Life can be unfair, and I think Liege (or Lüttich or Luik depending on who you ask) is a good example of that. The city is rather nice. Its not as pretty as Ghent, and its certainly way nicer than Cologne. I would put it on par with Antwerp and Brussels. So why then does nobody go there?
I’ve been to Liege before, but I don’t have any good pictures of the city so I want to go back and help advertise one of the most-definitively under-explored places in Europe. I think the main reason nobody gets off the train from Cologne-Brussels is that the city is dirty and poor. Most of the city is very dirty and the infrastructure is in poor shape, and it doesn’t help that most tourists would get off at the main station, the worst possible place to do so. Additionally, the city suffered greatly (massive understatement) at the hands of post-war Belgian urban planners. To add to that misfortune, the city was also bombarded by the Germans in both World Wars.
However, the old-town is well preserved and the tourist districts are clean and full of beautiful avenues and fantastic museums and churches. This is the really unfortunate part, since there are much uglier cities that feature more prominently in tourist guides. The first trick is to get off at the Liege St. Lambert Station, which deposits you in the middle of the old town. Otherwise you will have to walk some distance through varying stretches of beautiful 19th century avenues and sketchy 20th century slums.
So how am I going to approach my visit? The first question is when are things open. As is typical of Wallonia, basically nothing has a published opening time, however due to the Corona virus, the city tourist-office has a convenient list of Museums which are open, and their hours:
|Le Grand Curtis Museum||Monday to Sunday – 10 a.m. to 6 p.m (Online Tickets Only)|
|Treasury of Liege||Tuesday to Saturday from 10 a.m. to 5 p.m (Online Tickets Only)|
|Museum of Walloon Life||Tuesday to Sunday from 9:30 am to 6:00 pm (Online Tickets Only)|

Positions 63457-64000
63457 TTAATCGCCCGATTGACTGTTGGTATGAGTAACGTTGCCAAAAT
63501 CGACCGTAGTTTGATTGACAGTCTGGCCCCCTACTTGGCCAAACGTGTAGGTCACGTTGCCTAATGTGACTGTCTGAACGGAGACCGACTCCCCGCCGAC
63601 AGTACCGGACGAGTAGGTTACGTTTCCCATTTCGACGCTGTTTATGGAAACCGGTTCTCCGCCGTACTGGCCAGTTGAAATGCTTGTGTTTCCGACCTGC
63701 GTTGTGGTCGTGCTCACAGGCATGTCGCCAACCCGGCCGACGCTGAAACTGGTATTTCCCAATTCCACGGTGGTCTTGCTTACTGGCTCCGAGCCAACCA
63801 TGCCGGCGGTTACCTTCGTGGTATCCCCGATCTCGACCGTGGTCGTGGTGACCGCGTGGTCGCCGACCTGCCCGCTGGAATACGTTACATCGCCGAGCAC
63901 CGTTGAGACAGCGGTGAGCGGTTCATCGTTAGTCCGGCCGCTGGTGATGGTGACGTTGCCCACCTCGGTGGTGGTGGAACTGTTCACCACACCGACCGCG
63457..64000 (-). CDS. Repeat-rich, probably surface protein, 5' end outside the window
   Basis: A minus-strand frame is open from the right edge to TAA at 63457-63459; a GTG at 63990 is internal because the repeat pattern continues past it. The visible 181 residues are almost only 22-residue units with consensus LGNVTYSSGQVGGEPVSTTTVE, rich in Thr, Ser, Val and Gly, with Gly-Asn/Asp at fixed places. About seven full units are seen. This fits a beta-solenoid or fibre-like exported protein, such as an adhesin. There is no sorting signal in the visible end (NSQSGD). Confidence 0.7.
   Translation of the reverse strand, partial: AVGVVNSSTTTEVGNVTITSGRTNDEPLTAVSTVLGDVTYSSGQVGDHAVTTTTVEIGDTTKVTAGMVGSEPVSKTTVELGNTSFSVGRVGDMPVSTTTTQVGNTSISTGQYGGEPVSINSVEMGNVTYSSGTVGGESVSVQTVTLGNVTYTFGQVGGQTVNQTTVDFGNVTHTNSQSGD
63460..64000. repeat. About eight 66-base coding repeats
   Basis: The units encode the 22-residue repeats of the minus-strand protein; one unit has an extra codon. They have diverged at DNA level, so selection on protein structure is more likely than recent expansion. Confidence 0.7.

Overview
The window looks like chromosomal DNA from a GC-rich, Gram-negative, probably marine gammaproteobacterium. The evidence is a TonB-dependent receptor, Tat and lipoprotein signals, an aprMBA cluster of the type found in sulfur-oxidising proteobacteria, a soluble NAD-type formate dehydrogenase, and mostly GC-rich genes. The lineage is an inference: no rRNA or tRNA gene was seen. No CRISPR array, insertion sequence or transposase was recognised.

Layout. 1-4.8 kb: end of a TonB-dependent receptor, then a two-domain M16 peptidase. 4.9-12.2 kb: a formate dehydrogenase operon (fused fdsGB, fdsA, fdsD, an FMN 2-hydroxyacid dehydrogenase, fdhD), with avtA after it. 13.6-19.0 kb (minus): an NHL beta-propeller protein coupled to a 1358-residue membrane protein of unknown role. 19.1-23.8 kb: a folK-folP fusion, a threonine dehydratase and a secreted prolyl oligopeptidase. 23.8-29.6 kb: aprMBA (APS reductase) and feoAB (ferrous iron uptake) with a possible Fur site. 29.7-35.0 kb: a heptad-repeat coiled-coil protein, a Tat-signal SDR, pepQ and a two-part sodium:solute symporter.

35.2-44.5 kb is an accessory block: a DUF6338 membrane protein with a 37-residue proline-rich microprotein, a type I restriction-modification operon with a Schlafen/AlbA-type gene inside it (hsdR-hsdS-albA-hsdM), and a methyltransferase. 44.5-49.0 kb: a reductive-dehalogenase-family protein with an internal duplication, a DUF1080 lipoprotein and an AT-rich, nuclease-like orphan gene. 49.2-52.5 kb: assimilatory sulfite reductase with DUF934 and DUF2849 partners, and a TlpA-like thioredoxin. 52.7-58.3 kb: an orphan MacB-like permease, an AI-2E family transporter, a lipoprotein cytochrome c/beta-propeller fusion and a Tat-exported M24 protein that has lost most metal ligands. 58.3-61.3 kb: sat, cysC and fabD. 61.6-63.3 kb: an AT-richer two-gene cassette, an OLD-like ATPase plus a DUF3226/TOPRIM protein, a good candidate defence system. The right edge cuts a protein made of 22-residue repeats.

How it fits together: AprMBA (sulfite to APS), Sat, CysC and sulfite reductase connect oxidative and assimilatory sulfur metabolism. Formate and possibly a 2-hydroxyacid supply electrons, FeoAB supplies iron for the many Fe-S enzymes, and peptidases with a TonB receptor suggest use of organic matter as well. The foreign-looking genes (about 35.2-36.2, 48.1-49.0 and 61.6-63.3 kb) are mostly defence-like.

The closure of the Ansembourg museum is sad, because its probably the most immersive one. It’s an urban palace complex with a complete set of inventory. Perhaps next time.
The Le Grand Curtis museum has undergone a massive renovation since I was last there, and now displays a proper history of Liege’s illustrious gun making industry. Also interesting should be the Treasury of the Cathedral, with some of the most important artifacts of the Mosan Romanesque.
The opening hours for the churches require some more digging. The main ones are buried on the city’s tourist site, and the smaller ones I found on an obscure outdated webpage. Most of the churches appear to be closed permanently. That’s a shame, because many of them would have been quite interesting to see.
|St. Bartholomew||2 pm – 5 pm (T/F/Su) or 10 am – 12 pm and 2 pm – 5 pm (M/W/Sa)|
|St. Denis||Everyday: 1 0 am – 5 pm|
|St. John the Evangelist||Closed for Coronavirus|
|St. Martin||10 am – 12:30 pm and 2 pm – 5 pm. (W/F) and 10 am – 12:30 pm. (T/Th/S)|
|St. Paul (Cathedral)||Everyday: 8 am – 5 pm|
|St. James||Everyday: 10 am – 12 pm and 2 pm – 4 pm.|
|St. Catherine||Tuesday to Saturday from 7:30 am to 11:30 am; also from 3 to 5 p.m. in Summer|
By far the most spectacular will be the Church of St. James (picture below) with its rich late Gothic and Renaissance ornamentation. It is one of the most unique and beautiful buildings in Europe, a celebration of Liege’s Civic life and independence from the Archbishop.
Even if everything is closed, there’s still quite a bit of old town to wander around. In particular there are several streets I missed last time, particularly the Rue Pierreuse and the Le Carre. The first is one of the oldest streets in Liege and looks to have some nice views over the city. The second is a narrow 19th century avenue with several preserved buildings from previous centuries. There is also the Rue du Mont St Martin, which served as the primary district for the nobility in the middle ages.
When I write my guide to Liege Ill try to come up with some interesting tours through the city.
|Huy Church/Treasury||Tuesday – Sunday: 10 a.m. to 12 p.m. and 1 p.m. to 6 p.m.|
|Huy City Museum||1/09 to 31/10: Tuesday to Sunday from 2 p.m. to 5 p.m. (Online Only)|
Sources Cited Here:
City Tourist Site: https://www.visitezliege.be/en/promotion/museums